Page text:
ABUJA, Nigeria - More than a hundred people have been killed in the latest series of terror attacks in northern Nigeria blamed on Islamic State-linked militant group Boko Haram, officials said Tuesday.
They said that four bombings killed more than 100 people on Sunday evening near the city of Maiduguri, the capital of Borno State and the stronghold of the Islamist group.
Maiduguri is the epicenter of a protracted insurgency by Boko Haram, which announced allegiance to the Islamic State in March this year.
The officials said that the bombs were triggered within 25 minutes of what appeared to be carefully coordinated attacks by Boko Haram in an area called Gommari.
Emergency services spokesman Muhammad Kanar said that one of the bombings exploded at a mosque, other two at a railway crossing and a video center where people had gathered to watch a football match.
The fourth bomb was detonated at a market where Muslims were buying sheep and other provision for the coming Eid al-Adha holiday.
"More than 100 have died so far," said Abba Mohammed Bashir Shuwa, an aide to Governor Kashim Shettima of Borno.
Shuwa said Boko Haram insurgents had taken advantage of the Muslim holiday week, during which many residents of surrounding villages gravitate to Maiduguri to shop.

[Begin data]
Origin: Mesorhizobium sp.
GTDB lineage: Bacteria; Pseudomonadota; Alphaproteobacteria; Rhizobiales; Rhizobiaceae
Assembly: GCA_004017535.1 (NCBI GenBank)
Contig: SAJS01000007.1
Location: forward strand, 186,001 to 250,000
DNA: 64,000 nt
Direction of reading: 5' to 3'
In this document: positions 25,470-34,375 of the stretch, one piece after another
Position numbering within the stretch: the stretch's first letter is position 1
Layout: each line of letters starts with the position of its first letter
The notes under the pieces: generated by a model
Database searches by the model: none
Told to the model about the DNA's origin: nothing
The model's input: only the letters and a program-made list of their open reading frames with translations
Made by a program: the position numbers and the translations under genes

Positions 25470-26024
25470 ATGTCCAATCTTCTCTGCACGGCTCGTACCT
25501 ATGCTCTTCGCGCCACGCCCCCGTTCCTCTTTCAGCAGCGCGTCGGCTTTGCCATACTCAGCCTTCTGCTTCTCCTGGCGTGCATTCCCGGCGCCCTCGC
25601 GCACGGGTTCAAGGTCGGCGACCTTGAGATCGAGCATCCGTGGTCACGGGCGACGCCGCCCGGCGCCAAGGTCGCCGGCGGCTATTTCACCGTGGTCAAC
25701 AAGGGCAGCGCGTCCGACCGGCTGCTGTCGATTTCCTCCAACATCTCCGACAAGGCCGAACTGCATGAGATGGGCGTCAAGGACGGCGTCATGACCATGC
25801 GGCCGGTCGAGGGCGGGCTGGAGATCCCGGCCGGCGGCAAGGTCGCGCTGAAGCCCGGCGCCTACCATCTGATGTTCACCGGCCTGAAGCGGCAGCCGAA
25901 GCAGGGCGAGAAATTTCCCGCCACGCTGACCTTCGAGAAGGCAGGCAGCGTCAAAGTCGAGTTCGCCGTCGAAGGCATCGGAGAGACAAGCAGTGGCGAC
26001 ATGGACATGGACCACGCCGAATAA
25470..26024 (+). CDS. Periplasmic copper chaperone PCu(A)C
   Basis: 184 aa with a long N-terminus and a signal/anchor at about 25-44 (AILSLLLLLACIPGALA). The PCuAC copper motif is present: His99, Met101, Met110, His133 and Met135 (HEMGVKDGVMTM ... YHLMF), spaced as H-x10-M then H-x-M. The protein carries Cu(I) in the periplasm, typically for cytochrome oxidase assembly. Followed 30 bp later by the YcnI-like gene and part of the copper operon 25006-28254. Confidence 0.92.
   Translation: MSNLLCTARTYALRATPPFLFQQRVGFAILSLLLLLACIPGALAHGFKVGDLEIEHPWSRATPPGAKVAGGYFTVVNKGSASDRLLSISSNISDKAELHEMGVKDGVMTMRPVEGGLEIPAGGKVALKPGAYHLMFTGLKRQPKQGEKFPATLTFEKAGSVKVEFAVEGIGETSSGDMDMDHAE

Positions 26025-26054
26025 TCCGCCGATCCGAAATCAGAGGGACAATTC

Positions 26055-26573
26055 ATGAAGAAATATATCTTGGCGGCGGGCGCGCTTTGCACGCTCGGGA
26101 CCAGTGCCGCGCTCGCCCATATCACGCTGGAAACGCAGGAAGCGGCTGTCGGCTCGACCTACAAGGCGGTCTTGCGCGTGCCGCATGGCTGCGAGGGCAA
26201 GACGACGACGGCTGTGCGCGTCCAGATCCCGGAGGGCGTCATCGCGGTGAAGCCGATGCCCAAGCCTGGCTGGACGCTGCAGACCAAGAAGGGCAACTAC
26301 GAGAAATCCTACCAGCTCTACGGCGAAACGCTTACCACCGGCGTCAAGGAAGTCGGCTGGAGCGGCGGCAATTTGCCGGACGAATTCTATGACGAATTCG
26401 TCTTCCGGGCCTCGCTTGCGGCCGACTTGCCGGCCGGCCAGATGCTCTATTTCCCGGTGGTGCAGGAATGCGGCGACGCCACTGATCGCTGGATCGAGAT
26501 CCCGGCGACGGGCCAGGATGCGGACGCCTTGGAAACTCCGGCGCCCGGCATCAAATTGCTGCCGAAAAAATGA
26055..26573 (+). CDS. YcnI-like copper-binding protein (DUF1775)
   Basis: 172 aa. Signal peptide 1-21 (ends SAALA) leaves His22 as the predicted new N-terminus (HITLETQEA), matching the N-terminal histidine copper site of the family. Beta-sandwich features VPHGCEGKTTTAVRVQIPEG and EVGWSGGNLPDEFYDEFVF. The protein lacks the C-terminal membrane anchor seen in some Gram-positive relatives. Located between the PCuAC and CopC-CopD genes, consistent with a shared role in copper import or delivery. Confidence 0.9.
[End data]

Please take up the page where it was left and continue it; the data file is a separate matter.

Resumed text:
"That's what happened," he said. "They melted among the villagers and came in as traders."
The attacks, which occurred near the airport in Maiduguri, were said to be the deadliest in months since President Muhammadu Buhari came to power on May 29.
Buhari had made combating the Islamist group a key campaign pledge when he sought election this year. However, since his inauguration, at least 1,100 people have been killed, with the majority of attacks in Borno state.
Buhari asserted recently that military forces had gained the advantage against Boko Haram, recapturing territory and fracturing its leadership.
Colonel Sani Usman, the army spokesman, said in a statement that the "attacks signify high level of desperation on the part of the Boko Haram terrorists."
Nigeria's authorities have frequently downplayed the death toll from attacks in the insurgency, which has claimed at least 17,000 lives and forced more than two million from their homes since 2009.
Shuwa said that recent military gains had significantly weakened Boko Haram and that the attacks had been carried out by "remaining pockets that seek opportunities to strike."